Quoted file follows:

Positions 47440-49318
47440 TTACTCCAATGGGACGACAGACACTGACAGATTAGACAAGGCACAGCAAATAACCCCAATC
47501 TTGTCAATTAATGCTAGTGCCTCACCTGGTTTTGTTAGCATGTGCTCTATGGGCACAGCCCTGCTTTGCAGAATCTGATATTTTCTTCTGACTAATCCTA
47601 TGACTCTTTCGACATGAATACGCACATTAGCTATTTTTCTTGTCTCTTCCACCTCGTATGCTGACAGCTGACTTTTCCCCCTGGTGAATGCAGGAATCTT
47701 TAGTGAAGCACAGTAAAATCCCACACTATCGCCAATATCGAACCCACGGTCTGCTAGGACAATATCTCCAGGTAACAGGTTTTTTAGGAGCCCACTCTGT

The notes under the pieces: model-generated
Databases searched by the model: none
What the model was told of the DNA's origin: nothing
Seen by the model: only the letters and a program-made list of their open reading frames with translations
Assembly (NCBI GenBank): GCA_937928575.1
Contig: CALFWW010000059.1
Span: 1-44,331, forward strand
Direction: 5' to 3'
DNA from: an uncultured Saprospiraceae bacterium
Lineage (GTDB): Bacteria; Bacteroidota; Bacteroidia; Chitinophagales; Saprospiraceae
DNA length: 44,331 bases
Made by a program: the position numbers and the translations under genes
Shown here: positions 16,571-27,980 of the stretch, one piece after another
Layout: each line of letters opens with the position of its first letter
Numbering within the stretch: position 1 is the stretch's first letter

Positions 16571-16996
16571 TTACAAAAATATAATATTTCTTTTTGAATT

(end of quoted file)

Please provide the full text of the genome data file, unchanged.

Positions 47440-49318
47440 TTACTCCAATGGGACGACAGACACTGACAGATTAGACAAGGCACAGCAAATAACCCCAATC
47501 TTGTCAATTAATGCTAGTGCCTCACCTGGTTTTGTTAGCATGTGCTCTATGGGCACAGCCCTGCTTTGCAGAATCTGATATTTTCTTCTGACTAATCCTA
47601 TGACTCTTTCGACATGAATACGCACATTAGCTATTTTTCTTGTCTCTTCCACCTCGTATGCTGACAGCTGACTTTTCCCCCTGGTGAATGCAGGAATCTT
47701 TAGTGAAGCACAGTAAAATCCCACACTATCGCCAATATCGAACCCACGGTCTGCTAGGACAATATCTCCAGGTAACAGGTTTTTTAGGAGCCCACTCTGT

The notes under the pieces: model-generated
Databases searched by the model: none
What the model was told of the DNA's origin: nothing
Seen by the model: only the letters and a program-made list of their open reading frames with translations
Assembly (NCBI GenBank): GCA_937928575.1
Contig: CALFWW010000059.1
Span: 1-44,331, forward strand
Direction: 5' to 3'
DNA from: an uncultured Saprospiraceae bacterium
Lineage (GTDB): Bacteria; Bacteroidota; Bacteroidia; Chitinophagales; Saprospiraceae
DNA length: 44,331 bases
Made by a program: the position numbers and the translations under genes
Shown here: positions 16,571-27,980 of the stretch, one piece after another
Layout: each line of letters opens with the position of its first letter
Numbering within the stretch: position 1 is the stretch's first letter

Positions 16571-16996
16571 TTACAAAAATATAATATTTCTTTTTGAATT